Previously, I posted here about the roll out of Google+, Google’s new social networking site. At the time, there was lots of speculation that with the new stylings of Google’s other products such as Docs and Gmail, that Google+ would integrate with its other services.
Well, that time has come. Specifically, Google+’s Hangouts feature has just rolled out new functionality: Google Hangouts with Extras. Hangouts now feature screensharing, Docs integration, and Sketchpad integration. So how do we take the Hangout feature and make it work for our grad student selves? I have some thoughts.
1. Writing Groups. One of the best ways to help yourself through graduate school is to get yourself a writing group. A writing group is generally made up of your grad school peers and meets regularly to discuss writing works-in-progress. A writing groups keeps you accountable and offers feedback before it goes out to advisors or journal editors. I can’t emphasize enough how much a good writing group can contribute to writing success. The biggest hurdle for writing groups populated with graduate students is that we generally have crazy schedules and finding common time can be difficult. Google Hangouts with extras alleviates a lot of the issues with scheduling a time. My writing group, for example, is populated entirely with members who live an hour to two hours away from campus. With Google Hangouts we can share our works-in-progress through Google Docs, schedule a time in Google Hangouts, and discuss/collaborate on the document in real-time.
2. Easy Webinars. While it still remains a little bit tricky to archive a Google Hangout session, participating or launching an easy webinar is dead easy in Google Hangouts with Extras (even if it just showing your mother how to use Twitter). My teaching assistantships have been largely in online courses, and I can see using Google Hangouts with Extras as a way to help students see which buttons to push when developing a website or conferencing on a paper. Now that Google+ has an open policy (no invites needed), it’s even easier to get started on the service.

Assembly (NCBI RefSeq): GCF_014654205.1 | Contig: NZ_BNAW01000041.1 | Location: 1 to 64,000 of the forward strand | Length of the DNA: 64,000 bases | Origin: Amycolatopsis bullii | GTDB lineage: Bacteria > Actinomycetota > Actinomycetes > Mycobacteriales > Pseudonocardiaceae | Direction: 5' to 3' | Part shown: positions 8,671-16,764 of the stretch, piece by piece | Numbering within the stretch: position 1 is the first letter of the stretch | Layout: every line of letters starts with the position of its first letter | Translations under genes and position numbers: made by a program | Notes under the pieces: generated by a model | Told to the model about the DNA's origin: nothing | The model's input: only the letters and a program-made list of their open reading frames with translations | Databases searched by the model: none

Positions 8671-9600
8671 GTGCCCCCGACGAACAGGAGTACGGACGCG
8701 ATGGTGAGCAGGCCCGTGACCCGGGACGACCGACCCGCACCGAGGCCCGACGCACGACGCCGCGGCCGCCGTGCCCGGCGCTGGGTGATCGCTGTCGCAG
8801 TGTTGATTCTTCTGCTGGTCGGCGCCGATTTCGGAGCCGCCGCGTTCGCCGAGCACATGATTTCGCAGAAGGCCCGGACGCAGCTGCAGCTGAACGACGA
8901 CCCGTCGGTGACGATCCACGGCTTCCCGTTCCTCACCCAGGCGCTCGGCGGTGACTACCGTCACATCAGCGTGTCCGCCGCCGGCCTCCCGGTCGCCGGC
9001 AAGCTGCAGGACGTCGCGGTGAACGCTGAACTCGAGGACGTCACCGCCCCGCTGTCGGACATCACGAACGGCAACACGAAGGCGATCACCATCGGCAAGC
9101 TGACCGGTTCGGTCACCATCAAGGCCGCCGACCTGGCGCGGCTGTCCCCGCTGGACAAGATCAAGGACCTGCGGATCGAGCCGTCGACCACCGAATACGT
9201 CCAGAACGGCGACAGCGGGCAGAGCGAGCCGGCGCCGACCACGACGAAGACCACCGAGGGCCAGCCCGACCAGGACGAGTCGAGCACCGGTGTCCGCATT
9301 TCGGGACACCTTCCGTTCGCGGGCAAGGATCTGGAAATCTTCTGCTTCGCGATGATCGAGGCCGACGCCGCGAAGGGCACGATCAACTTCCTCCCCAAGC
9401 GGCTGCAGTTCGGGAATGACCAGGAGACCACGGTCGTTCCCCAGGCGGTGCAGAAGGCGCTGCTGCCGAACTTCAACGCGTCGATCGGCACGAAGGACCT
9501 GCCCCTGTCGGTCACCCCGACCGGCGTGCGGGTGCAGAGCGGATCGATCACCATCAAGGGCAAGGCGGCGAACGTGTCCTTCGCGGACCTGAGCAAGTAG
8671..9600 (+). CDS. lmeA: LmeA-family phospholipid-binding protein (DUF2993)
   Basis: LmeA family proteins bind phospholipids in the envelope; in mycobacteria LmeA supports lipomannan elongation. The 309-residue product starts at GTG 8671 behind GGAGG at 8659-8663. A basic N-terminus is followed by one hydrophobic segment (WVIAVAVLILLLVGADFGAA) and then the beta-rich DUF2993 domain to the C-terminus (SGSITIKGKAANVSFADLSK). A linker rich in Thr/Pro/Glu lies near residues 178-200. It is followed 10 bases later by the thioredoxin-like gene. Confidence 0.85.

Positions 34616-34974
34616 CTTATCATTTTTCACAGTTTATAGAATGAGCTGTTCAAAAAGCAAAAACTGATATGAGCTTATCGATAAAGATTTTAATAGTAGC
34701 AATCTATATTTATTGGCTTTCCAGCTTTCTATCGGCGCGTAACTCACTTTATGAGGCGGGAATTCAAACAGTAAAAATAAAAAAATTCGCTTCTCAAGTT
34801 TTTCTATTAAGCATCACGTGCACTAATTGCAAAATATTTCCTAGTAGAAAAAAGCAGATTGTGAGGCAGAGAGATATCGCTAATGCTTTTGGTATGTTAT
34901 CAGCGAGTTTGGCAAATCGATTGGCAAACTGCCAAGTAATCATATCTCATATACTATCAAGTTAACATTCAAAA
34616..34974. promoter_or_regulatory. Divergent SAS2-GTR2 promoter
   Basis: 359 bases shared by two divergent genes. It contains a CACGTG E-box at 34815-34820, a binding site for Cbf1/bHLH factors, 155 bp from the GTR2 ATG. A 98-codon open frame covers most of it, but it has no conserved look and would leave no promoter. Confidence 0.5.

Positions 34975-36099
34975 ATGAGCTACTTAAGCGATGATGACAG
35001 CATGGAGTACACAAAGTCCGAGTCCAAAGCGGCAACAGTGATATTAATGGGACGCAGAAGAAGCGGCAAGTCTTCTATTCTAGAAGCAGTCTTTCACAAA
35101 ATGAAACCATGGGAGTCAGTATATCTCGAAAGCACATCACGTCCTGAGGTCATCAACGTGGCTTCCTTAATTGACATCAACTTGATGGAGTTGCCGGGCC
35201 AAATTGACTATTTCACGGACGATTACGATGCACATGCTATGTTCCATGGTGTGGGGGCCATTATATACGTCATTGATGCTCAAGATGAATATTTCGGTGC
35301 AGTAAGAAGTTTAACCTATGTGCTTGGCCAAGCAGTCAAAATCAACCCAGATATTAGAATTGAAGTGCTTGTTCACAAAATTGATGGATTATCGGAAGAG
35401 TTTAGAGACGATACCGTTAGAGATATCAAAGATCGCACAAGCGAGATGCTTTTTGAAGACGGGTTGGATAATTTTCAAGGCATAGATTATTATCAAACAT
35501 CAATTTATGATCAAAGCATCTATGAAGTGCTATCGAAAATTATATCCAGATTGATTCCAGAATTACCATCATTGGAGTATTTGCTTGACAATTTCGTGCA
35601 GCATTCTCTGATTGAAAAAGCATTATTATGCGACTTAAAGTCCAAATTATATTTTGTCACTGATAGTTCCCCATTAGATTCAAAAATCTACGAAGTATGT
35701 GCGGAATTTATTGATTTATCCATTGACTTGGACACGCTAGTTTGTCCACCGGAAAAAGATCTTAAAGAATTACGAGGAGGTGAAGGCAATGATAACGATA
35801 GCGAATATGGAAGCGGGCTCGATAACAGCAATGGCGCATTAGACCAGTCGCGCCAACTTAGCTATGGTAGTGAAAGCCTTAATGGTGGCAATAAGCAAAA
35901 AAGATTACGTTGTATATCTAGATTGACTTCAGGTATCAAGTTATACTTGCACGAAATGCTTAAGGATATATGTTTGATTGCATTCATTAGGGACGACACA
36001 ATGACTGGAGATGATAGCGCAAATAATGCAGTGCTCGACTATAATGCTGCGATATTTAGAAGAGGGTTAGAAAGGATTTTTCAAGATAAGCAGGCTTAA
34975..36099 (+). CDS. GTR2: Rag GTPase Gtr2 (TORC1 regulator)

3. Hacking a blended course. Okay, so I am stealing this idea from my instructor, Dr. Cary Roseth. This semester our course includes 5 students who are attending class virtually. We have synchronous class sessions which feature lots of collaborative learning activities. By using Google hangouts, we “meet” with our online class member in our small groups, just as if they were right in the room. I’ve often been in a group with one face-to-face member and one or two online members, and I almost forget that the online person isn’t physically in the room. They are full participants in our discussions and activities. While I wouldn’t recommend this for a straight four-hour lecture or anything (and I wouldn’t recommend a straight four-hour lecture face-to-face either), it has been really marvelous to see the integration of technology into our course.
For a taste of what Google Hangouts with Extras feels like, check out this video from Lifehacker:
Any ideas on how you might be using Google Hangouts with Extras in your grad student life? Please let us know in the comments!
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What's your research soundtrack? Historian Laura McCoy reflects on her work soundscapes: bit.ly/2dpkq5s